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Could we reuse expired wells in places like Huntington beach California, to desalinate water? I found the following chart online which suggests that some deeper wells could have temperatures high enough to evaporate water.

enter image description here

I am seeing that at 4000 meters, the Earths crust is comfortably 100 degrees Celsius in the 'worst' area drilled for this data. Is there any obvious reason that I wouldn't be able to retrofit an old well into a geothermal desalination plant? Safety is my primary concern, both in operating the retrofitted well without collapse, as well as extracting healthy water from the well. Second concern would be regarding how much water can be boiled at a time without the temperature of the well falling below 100C. Third concern would be what machinery and structures I would need to install in order to get steam out while water goes in.

Please poke holes into this idea.

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    $\begingroup$ use the sun; only downside is it comes out only some of the time but your products-salt and water are relatively easy to store. maintaining a system underground is not worth it for a process that can run fine intermittently. $\endgroup$
    – Abel
    Oct 25 at 14:12
  • $\begingroup$ Are you saying that you think clean steam is going to flow out of the well ? If so, it will contain CO2, methane and likely H2S ( at least as time passes). And, likely some corrosion inhibitor that will be necessary to reduce corrosion on the steel tubing/casing $\endgroup$ Oct 25 at 14:31
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    $\begingroup$ I missed the obvious ; there are federal and state laws that require depleted well to sealed in a timely manner , also known as "plugged and abandoned" . Plugging is going to involve about the top 50 feet of the well filled with cement and probably welding the casing. So there are not a bunch of wells that can be opened with a valve. $\endgroup$ Oct 26 at 0:05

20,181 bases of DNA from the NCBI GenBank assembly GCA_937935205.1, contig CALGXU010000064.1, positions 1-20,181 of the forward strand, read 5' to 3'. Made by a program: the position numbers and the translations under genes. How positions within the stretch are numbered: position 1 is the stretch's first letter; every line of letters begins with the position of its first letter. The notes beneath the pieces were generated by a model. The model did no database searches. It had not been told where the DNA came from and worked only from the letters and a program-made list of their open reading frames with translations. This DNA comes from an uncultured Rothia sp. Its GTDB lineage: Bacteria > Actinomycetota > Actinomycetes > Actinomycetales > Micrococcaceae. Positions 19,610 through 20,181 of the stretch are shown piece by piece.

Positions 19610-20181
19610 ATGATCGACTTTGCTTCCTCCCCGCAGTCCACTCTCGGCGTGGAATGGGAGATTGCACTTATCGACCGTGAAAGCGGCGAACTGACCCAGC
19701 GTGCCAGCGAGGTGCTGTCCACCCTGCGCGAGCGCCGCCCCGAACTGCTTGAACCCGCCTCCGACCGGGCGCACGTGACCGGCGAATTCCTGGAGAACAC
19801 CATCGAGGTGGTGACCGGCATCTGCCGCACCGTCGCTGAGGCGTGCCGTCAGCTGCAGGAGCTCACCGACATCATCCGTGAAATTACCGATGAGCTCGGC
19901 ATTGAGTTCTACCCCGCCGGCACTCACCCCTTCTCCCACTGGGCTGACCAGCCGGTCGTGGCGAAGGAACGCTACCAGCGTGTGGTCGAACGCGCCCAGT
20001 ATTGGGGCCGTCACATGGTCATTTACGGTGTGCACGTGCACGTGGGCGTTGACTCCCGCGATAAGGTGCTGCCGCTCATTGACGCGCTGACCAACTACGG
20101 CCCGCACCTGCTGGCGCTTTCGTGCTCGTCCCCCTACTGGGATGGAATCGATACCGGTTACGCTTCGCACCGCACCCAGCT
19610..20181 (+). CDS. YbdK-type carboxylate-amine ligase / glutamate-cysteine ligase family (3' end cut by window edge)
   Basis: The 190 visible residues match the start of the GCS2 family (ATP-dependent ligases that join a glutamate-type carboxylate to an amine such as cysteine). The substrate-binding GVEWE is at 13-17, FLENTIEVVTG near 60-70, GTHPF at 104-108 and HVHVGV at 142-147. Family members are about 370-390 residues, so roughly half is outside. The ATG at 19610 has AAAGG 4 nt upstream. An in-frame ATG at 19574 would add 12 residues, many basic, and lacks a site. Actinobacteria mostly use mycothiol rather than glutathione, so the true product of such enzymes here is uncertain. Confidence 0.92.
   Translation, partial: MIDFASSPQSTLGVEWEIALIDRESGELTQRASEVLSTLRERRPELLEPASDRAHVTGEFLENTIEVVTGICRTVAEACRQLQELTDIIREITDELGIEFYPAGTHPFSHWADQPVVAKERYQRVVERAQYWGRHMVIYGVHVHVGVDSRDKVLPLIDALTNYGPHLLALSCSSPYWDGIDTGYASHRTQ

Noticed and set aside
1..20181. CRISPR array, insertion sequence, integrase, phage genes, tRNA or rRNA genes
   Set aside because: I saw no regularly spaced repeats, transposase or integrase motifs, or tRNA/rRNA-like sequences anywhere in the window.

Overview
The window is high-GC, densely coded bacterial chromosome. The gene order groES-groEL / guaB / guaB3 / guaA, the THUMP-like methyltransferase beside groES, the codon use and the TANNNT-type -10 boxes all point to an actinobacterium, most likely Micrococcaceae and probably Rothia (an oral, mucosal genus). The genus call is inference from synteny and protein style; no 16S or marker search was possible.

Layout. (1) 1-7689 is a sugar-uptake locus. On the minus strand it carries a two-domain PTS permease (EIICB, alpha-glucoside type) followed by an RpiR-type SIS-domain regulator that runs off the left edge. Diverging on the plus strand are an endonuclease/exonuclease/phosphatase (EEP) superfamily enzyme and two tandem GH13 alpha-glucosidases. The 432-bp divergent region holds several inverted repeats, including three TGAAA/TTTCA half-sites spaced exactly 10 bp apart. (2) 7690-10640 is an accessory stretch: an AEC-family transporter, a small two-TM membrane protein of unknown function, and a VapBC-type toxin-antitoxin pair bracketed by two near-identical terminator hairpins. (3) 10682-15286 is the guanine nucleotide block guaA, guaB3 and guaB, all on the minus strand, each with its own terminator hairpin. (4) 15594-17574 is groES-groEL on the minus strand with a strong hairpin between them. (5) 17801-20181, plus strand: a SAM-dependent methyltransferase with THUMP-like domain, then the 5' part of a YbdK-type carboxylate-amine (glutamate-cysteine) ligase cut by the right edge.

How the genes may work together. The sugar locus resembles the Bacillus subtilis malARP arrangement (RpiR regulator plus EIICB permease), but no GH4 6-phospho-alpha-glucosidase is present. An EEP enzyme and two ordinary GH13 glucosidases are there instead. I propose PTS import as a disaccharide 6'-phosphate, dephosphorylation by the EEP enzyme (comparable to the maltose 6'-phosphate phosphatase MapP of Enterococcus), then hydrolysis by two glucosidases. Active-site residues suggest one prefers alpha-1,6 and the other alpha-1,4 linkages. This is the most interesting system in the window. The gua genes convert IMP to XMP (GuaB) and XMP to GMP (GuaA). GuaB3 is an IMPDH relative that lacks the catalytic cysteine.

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No, because dumping water in the hot wells may cool the wells. Geothermal power systems are careful not to deplete hot wells, by adding only as much water they know they can boil.

Besides, when you desalinate water, it's often for immediate use, often in he water supply system. Desalination is an expensive process....on the other hand, mitigation of water availability makes it' inevitable in coastal regions. 70% of california's water use is in Agriculture in the states interior, namely citrus and nuts. There's one technology that can offer low cost (albeit lower volume) desalination. Solar still technique. You can do it on ANY scale, even Home use. A five gallon jug, a PVC pipe to fit it's nozzle, some hotglue, a rubber band/tie and some plastic wrap and another smaller plastic cylinder. Since all these materials are widely available, cheap or salvageable from recycling. In a hot summer day you can make a liter a day and the water can be harvested or used to inundate surrounding soil. You can build as many as you wish and the design can even be scaled to huge proportions, the biggest obstacle is getting salt water to you. At distances of a mile/less, going to the beach with a jug(s) may seem odd but effective, lugging it 50 miles inland. Pumping it inland is one idea, but who's gonna build that pipe.

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  • $\begingroup$ "who's gonna build that pipe" presumably the same folks who built the current water line systems. $\endgroup$
    – JRE
    Oct 25 at 9:12
  • $\begingroup$ you're also gonna have to lug the concentrated brine back to the ocean. $\endgroup$
    – Tiger Guy